Happy Hill Neighborhood

Last month, Next Stage CEO, Josh Jacobson, and I had the opportunity to formally tour the Happy Hill neighborhood in Winston-Salem, NC. The historically African American community has been disenfranchised and underfunded for decades – but community leaders have persevered over the years, fighting for neighborhood improvements and historical recognition. When we visited, leaders from the Happy Hill Neighborhood Association graciously shared this history while we walked together through the neighborhood.

The experience was transformative and profound. For me, it also evoked feelings of frustration, hope, anger, sadness and grief. I can empathize and resonate with the collective and persistent trauma faced by Black individuals, families and communities all over this country, since the beginning of its time.

The Vision

As we toured the historical neighborhood, I felt pride for our Black ancestors who were truly visionary for their time, such as the seven freed men who were the original building blocks of the Happy Hill community. Rather than distancing themselves from their oppressors, they had a vision to purchase land to secure generational freedom, wealth and opportunity. Unfortunately, their vision was met over the years with egregious injustices by local government and developers to claim the land and develop buildings and homes based on their plans for the city – without input from the residents who have lived and tended the community for generations.

These founding families deserve so much more recognition for the genuine love, commitment and dedication they had to give their people the opportunity to crawl out from under centuries of oppression. When visionaries like the beautiful souls serving the Happy Hill Neighborhood Association make and take space to be courageous enough to stand up and speak out against the injustices done to their neighborhood, it reminds me that amidst the anguish, collective determination rises as an even more powerful force. In witnessing their courage, I’m reminded that from this shared pain can emerge a strength that fuels transformative change and a united voice against systemic injustices.

Anger, Frustration, Heartbreak and Hope

I felt conflicted as a Black woman, whose recent ancestors came to America of their own will, to try to make a better life for their families and achieve an “American dream” – promised to all and still only intended for some. For the some that can pick themselves up by the “bootstraps” to amass all of the resources needed to push out those they don’t think are deserving of a dream. The pursuit of an elusive American dream echoes the struggles of my own ancestors. As I delve into the layers of my family’s history, I strive to uncover and understand my roots while navigating the complexities of identity and belonging.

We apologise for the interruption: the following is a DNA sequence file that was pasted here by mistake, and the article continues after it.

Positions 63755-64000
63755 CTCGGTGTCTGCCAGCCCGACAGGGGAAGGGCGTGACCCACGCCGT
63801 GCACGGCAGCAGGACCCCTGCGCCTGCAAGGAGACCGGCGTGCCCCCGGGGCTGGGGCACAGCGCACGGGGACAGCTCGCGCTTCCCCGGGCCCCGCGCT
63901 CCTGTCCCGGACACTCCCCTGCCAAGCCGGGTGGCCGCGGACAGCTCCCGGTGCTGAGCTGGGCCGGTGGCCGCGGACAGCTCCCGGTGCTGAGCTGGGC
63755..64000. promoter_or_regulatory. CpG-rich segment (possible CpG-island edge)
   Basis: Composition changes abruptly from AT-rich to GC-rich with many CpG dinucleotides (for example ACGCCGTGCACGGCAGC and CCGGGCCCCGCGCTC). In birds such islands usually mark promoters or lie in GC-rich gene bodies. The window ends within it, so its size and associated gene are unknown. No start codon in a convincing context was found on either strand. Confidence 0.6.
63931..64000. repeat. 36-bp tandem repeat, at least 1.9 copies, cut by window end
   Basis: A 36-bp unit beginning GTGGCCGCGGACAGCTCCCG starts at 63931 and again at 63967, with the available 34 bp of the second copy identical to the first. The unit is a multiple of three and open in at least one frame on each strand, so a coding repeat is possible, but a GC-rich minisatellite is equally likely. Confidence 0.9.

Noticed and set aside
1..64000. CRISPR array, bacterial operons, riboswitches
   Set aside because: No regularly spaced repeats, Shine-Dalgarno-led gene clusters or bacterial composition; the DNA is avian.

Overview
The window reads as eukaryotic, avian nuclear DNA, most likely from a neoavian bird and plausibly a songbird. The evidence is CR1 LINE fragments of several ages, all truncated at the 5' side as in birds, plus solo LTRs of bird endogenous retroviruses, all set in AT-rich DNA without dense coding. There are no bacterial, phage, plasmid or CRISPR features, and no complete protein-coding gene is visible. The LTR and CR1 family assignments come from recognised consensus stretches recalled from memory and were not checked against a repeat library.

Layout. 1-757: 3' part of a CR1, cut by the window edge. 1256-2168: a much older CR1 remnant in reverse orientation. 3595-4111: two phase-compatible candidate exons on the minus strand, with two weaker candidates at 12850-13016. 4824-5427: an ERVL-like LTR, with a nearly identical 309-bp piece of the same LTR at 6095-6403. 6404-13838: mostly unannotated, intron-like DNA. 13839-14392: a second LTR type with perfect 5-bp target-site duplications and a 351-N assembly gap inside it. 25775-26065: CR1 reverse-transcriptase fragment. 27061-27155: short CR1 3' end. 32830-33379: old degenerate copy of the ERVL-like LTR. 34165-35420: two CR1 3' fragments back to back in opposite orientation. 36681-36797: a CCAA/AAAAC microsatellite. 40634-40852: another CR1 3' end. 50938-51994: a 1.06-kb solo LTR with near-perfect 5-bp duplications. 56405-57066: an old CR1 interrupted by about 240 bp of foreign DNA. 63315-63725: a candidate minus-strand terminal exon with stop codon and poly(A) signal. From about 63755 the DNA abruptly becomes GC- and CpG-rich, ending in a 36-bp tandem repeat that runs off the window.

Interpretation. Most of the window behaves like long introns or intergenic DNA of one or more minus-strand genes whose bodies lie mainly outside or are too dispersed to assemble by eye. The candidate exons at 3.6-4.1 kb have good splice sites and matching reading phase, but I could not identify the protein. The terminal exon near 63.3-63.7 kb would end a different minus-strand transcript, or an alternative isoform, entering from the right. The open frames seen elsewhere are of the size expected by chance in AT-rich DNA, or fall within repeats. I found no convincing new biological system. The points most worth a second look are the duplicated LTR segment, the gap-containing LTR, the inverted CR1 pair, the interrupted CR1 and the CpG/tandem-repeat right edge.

Through Happy Hill’s stories of survival and determination, I find strength. It is fueling my commitment to contribute to a more just and inclusive society, forging a connection between my experience and the enduring legacy of determination from those who’ve faced unimaginable hardships.

I felt such anger, frustration, and heartbreak for the families who have been fighting for what is rightfully theirs for generations. This experience transformed me. Not only by the discomfort I felt, but also by the hope for the future I left with. I witnessed the determination, fire and unconditional love from the women who showed us around their neighborhood.

Persevering for Preservation

Our tour guide called me in, to bring attention to the notion that the Happy Hill community should not be seen or known as resilient because they should not have to be. For many, many years, the Happy Hill community was told their stories and their histories weren’t important and weren’t worth being preserved. And yet, they persevered to receive historical designations for their land and they continue to pour into the heart of their community through fervent advocacy, community gatherings, and oral storytelling – that is determination.

In closing, our visit to Happy Hill brought me tremendous hope because I feel inspired to tell the story of what I witnessed there, and I’ve met the gifted activists who are determined enough to continue showing up for their home.